Retro Review: ‘Dracula’s Daughter’

dracula3When it comes to the sequels spawned from the original Universal Monster films, everyone is always quick to bring up the Bride of Frankenstein. And while Bride is an absolute masterpiece of the horror genre (and my personal favorite movie of all time) everyone forgets about the 1936 sequel to Dracula, the cult classic Dracula’s Daughter. While not the most famous of the Universal Horrors, it has earned a spot in the hearts of classic horror and in many ways was ahead of its time.

Picking up immediately after the events of the original film, Edward Van Sloan returns to the role of Professor Van Helsing who is arrested for murder when the remains of the Count is discovered with the stake driven right into his heart. Before the investigators at Scotland Yard can build a case against him, a mysterious black clad woman arrives and burns Dracula’s body. Van Helsing turns to his friend Dr. Jeffery Garth for assistance in dealing with the legal repercussions of slaying vampires. All of this coincides with the mysterious Countess Marya Zaleska arriving in England from Hungary. As you may have guessed she is a vampire sired by the legendary Count who hopes to cure her lust for blood. Countess Zaleska does have a fascination with the doctor which grows throughout the movie. She turns to Dr. Garth to aid in purging the darkness within her despite the wishes of her manservant Sandor. When she attacks a woman who is modelling for her, Zaleska accepts that she will never be free of Dracula’s curse and matches wits with Garth. She hopes to turn him into a dracula2member of the undead as well to spend the rest of eternity with him.

When Universal finally obtained the rights to Bram Stoker’s “Dracula’s Guest” work began on the sequel to their 1931 classic. During pre-production Dracula’s Daughter passed through the hands of several screenwriters who had grandiose plans for a story which would never pass with film censors. Famed playwright John L. Balderston, who brought Dracula and Frankenstein to the stage, wrote a treatment which really played up the sexuality of the character with heavy S&M elements. Eventually it was veteran screenwriter Garrett Fort who crafted the story of a morally conflicted Countess.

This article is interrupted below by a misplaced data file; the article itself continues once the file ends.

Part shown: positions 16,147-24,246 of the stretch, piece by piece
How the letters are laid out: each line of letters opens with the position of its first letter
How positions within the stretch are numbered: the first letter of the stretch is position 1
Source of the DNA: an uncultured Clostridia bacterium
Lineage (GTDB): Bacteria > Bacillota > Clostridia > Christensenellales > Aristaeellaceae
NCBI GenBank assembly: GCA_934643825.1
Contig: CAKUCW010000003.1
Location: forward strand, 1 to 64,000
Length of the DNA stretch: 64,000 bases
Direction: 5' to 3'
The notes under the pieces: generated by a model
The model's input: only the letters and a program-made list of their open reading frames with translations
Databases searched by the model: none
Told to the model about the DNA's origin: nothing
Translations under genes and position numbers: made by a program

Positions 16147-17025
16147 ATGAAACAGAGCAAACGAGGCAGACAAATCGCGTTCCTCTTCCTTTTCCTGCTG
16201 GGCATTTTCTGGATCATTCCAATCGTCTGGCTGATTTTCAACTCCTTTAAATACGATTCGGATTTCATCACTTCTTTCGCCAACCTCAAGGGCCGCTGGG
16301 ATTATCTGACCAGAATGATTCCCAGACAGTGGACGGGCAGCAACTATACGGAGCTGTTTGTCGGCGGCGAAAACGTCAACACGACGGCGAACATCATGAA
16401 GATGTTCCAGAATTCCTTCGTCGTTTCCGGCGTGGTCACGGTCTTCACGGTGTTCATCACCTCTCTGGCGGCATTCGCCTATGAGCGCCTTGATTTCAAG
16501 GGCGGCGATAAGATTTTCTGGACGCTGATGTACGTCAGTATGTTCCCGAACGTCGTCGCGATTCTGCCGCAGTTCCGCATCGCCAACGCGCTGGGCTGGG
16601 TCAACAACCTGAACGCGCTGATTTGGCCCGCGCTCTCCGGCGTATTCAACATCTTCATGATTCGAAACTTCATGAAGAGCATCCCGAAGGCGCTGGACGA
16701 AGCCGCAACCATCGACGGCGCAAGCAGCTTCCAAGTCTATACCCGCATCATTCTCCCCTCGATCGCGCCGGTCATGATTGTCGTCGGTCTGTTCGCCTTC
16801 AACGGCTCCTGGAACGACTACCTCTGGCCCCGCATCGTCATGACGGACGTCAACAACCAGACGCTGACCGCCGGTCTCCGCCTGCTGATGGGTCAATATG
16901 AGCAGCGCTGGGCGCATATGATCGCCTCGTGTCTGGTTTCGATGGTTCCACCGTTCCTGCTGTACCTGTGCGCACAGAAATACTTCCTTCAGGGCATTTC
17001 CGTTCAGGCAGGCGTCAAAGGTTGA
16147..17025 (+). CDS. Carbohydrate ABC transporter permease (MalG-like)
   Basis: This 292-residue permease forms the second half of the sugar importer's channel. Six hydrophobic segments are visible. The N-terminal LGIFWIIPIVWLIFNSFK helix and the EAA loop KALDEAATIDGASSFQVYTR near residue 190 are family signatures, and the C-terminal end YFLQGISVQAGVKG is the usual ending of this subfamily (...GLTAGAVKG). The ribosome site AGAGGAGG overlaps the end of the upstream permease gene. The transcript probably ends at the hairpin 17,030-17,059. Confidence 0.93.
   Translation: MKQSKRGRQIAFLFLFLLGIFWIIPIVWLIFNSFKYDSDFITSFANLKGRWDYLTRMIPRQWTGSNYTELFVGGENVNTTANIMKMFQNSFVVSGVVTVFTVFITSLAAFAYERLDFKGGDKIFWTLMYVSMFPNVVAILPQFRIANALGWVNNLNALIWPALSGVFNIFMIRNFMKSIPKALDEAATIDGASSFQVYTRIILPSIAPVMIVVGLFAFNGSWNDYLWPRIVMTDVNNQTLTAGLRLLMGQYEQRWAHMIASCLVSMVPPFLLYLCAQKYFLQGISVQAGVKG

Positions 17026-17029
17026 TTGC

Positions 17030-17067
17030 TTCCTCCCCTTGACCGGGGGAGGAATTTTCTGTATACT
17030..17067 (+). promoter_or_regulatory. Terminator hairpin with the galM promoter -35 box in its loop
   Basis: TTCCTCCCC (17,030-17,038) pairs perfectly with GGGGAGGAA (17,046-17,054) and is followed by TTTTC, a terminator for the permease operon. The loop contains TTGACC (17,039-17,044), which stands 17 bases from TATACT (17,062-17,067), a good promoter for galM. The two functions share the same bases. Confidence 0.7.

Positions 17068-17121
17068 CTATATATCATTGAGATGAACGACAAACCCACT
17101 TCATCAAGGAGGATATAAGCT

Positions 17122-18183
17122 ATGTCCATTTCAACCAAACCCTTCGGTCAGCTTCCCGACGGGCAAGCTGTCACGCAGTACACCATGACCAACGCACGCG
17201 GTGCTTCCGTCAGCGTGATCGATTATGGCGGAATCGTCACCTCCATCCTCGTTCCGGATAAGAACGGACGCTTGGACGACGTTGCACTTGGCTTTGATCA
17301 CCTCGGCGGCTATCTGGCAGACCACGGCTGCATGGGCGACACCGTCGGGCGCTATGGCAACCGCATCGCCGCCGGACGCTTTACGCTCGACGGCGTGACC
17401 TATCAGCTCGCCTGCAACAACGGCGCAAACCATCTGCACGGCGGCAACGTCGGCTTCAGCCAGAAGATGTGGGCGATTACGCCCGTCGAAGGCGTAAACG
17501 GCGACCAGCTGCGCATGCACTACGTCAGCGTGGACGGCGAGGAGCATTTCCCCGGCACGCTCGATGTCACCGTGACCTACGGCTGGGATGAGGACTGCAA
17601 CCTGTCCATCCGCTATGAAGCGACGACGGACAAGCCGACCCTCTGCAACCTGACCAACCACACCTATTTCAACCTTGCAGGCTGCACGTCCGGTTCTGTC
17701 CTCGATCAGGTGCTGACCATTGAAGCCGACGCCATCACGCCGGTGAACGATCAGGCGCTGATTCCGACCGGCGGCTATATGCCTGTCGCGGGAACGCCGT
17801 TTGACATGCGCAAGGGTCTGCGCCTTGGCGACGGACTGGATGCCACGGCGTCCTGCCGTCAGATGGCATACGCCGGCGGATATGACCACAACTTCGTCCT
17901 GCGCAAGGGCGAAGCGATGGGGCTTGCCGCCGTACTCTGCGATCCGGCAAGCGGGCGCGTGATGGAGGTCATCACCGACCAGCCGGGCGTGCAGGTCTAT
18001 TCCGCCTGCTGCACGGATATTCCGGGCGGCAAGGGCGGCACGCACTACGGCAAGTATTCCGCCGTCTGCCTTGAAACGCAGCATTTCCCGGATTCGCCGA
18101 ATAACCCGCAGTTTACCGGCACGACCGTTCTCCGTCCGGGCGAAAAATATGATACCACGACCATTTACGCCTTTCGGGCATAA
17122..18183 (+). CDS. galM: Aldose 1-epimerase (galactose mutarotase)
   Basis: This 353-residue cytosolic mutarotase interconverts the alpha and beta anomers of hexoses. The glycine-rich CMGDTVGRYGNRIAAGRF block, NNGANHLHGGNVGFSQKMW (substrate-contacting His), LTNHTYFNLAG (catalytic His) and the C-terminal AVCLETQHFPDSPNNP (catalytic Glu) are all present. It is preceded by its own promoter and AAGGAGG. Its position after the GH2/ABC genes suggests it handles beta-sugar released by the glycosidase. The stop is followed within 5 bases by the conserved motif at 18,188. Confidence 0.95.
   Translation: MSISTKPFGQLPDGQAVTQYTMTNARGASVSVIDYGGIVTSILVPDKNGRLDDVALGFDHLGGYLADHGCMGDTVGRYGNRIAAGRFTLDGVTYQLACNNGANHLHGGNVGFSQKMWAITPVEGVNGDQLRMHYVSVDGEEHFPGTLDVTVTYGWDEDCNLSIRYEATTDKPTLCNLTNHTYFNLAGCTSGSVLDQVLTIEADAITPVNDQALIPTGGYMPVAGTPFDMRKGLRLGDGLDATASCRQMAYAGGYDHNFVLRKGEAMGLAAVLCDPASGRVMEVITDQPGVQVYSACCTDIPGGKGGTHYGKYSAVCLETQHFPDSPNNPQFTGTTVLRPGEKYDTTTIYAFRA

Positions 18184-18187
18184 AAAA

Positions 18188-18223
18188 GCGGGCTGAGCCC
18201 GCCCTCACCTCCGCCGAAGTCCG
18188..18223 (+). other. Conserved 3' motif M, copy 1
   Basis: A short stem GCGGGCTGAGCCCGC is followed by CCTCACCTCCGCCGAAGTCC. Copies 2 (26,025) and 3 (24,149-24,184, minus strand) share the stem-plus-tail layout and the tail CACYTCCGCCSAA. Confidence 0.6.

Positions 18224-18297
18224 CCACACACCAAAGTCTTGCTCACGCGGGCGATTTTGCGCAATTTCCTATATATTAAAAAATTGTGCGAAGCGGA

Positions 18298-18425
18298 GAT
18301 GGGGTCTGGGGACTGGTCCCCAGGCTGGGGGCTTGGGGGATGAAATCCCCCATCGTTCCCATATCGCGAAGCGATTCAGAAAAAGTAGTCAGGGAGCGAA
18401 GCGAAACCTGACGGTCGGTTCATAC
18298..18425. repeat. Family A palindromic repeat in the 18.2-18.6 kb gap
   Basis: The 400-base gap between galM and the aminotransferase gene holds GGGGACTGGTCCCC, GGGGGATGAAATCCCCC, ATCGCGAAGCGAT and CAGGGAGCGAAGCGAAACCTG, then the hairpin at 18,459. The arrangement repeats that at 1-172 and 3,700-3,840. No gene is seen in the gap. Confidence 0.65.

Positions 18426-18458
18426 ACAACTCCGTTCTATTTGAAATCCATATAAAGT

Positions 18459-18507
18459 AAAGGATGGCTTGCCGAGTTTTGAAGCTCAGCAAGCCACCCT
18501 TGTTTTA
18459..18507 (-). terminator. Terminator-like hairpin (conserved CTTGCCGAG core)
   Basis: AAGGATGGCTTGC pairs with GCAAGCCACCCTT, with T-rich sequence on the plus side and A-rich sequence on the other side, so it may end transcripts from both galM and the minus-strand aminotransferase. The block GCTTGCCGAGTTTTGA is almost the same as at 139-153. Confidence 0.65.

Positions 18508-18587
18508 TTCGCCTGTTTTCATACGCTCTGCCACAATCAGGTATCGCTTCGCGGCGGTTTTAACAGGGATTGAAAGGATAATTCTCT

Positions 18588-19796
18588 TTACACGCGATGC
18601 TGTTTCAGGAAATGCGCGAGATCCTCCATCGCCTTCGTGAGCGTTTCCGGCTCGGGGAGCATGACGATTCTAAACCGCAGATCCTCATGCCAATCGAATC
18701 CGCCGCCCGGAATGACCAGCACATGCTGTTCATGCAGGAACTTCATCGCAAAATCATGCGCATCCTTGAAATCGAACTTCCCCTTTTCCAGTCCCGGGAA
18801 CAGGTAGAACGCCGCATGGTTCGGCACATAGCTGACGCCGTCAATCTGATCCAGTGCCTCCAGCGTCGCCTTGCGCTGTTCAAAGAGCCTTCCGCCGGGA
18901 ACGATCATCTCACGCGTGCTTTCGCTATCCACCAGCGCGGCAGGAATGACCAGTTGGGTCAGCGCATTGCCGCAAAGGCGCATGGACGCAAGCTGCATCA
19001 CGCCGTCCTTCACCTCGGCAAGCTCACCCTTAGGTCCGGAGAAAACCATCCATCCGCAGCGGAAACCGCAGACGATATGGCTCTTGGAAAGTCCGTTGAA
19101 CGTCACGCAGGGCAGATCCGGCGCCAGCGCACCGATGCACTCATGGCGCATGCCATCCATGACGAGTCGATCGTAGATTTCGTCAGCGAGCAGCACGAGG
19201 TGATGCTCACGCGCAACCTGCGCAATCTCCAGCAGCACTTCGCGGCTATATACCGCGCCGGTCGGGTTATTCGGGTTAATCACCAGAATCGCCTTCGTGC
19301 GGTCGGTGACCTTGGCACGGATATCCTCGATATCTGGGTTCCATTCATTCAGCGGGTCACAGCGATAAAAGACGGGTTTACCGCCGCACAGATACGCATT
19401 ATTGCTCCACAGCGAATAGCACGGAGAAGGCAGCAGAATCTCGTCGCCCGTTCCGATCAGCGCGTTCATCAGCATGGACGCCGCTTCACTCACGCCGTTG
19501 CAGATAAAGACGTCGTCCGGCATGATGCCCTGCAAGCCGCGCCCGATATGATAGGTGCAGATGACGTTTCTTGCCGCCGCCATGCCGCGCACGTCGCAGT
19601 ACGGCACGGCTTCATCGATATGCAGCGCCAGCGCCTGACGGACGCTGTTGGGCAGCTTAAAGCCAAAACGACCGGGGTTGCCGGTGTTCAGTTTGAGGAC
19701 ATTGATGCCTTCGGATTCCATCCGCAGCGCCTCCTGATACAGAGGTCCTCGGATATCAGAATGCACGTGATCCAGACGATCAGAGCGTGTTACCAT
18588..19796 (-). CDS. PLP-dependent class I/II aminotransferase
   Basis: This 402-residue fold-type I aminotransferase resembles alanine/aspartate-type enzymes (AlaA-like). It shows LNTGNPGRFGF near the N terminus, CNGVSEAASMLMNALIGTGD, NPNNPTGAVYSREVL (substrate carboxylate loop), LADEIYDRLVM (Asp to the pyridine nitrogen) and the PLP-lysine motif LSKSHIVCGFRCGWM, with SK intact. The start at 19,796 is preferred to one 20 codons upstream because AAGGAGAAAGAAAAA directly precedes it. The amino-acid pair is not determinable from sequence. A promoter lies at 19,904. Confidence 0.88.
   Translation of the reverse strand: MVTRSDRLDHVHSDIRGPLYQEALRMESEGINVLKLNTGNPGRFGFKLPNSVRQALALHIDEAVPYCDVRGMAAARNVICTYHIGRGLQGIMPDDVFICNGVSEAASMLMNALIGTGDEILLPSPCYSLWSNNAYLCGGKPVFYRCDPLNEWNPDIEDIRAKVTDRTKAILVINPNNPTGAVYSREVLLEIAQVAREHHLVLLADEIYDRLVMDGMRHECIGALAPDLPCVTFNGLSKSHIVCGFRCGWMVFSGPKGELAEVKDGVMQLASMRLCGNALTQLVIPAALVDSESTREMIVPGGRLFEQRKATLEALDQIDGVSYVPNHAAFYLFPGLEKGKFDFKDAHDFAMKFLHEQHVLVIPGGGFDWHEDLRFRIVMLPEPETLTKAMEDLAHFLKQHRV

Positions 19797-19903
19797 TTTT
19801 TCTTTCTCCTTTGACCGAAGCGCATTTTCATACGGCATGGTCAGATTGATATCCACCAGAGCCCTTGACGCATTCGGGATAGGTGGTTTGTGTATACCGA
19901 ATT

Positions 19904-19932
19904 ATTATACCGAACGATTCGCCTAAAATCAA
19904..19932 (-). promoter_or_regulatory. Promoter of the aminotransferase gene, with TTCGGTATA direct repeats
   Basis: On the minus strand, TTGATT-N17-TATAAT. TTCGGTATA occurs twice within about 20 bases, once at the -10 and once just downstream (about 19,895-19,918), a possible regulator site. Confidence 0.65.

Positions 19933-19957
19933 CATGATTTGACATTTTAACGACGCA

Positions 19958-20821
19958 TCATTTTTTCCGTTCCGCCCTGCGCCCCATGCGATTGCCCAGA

Despite the desire of the studio to have the legendary James Whale helm this flick, the job eventually fell onto Lambert Hillyer. While Hillyer does a solid job, he does not bring the iconic gothic and melodramatic atmosphere the Universal Monster movies are famous for. I do give him props for his handling of the lesbian elements of this movie, which could not have been easy with the growing power film censors held.

Though she was reluctant to take on the lead role, actress Gloria Holden was absoltuely perfect for the role of Countess Marya Zaleska. Holden has an amazing screen presence dracula1which draws all eyes to her as soon as she enters a screen. Not only does she project power, but she also has a vulnerability which comes from her battles with the vampirism within. Unfortunately the supporting cast does not have anyone that truly stands out the way Dwight Frye did in the original film.

Dracula’s Daughter never gets the credit it deserves among people outside of horror circles. But it is one of the better entries in the Universal Monsters franchise and has earned acclaim with people in the know. The story is a compelling one and Gloria Holden does a fantastic job carrying the film as the Countess.